Houston’s light rail system opened nearly a decade ago, and its sole line has since become the 13th most traveled light rail route in the U.S. But the country’s top transportation czar still had some harsh words for the system, known as METRORail, during a press conference last week.
Lamenting that the Metropolitan Transit Authority of Harris County (METRO) has fallen short in extending light rail to the suburbs, U.S. Transportation Secretary Ray LaHood called on the region to “get its act together” to bring light rail to where the majority of Houstonians live, the Houston Chronicle reports.
Now averaging nearly 38,000 riders per day (in a city of more than 2.1 million), METRORail’s Main Street Line has moved a growing number of people across its 7.5 miles since opening in early 2004. Three additional lines, now under construction and expected to open next year, will grow the system to a total of 22 miles, according to the Chronicle.
But money problems and political opposition have stymied further development of light rail in the nation’s fourth-largest city. Initial plans for METRORail included no fewer than six different routes. Citing uncertainties in funding, Houston Mayor Annise Parker put the construction of two lines on hold in 2010.
Setbacks like this have given fuel to opponents of the expansion. U.S. Rep. John Culberson, who represents a Texas district that includes several upscale areas of Houston, told the Chronicle, “I look forward to the day when Metro publicly admits what they have privately told me: They can’t afford to expand light rail in the city.”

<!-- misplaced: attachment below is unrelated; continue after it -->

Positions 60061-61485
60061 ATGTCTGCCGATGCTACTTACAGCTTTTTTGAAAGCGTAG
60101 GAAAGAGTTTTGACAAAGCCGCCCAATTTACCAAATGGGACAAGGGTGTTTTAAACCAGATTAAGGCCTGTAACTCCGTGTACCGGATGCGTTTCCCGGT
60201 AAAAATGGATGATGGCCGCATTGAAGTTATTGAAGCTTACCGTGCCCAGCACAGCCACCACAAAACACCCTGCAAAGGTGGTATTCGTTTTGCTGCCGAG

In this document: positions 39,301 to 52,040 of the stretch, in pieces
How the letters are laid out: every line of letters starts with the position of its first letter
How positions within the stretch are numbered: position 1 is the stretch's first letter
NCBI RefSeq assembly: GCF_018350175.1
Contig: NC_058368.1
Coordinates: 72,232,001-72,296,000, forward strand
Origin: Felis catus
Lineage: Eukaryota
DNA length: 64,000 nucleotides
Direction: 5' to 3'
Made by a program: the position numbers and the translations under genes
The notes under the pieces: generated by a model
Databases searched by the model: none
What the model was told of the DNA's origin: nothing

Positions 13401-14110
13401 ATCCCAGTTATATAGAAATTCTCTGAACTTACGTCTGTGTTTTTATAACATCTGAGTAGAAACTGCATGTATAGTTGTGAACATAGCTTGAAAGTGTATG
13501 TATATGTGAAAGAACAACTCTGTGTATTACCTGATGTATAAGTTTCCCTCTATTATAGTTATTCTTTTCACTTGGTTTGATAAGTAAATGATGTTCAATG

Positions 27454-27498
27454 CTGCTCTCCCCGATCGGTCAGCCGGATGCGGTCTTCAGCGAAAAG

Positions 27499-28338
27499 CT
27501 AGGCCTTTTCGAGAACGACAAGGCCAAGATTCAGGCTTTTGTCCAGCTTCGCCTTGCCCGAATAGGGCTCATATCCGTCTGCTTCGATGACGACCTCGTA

Meanwhile, regional voters that supported a 2003 referendum approving the new lines are waiting for their promised light rail to appear.
“The fact that these people voted for a referendum and are paying these taxes and have never seen any benefit from it is just not right,” said LaHood, who is stepping down as transportation secretary this year. Another referendum last year allowed MERTO to dedicate more sales tax revenues for transit, though much of that will go toward buses, which lost riders during the years when METRORail gained them.
Despite having a relatively cheap fare — a one-way ride costs $1.25 — and reaching the 100 millionth-rider milestone this spring, METRORail has struggled with people stealing free rides. Fares are collected on board instead of at turnstiles, giving riders many chances to shirk on paying. Last month officials announced plans to step up enforcement.
METRO expects the North, East and Southeast light rail lines to open next year. In late 2011, the Federal Transit Administration awarded the agency a $900 million grant to help complete construction on the North and Southeast lines.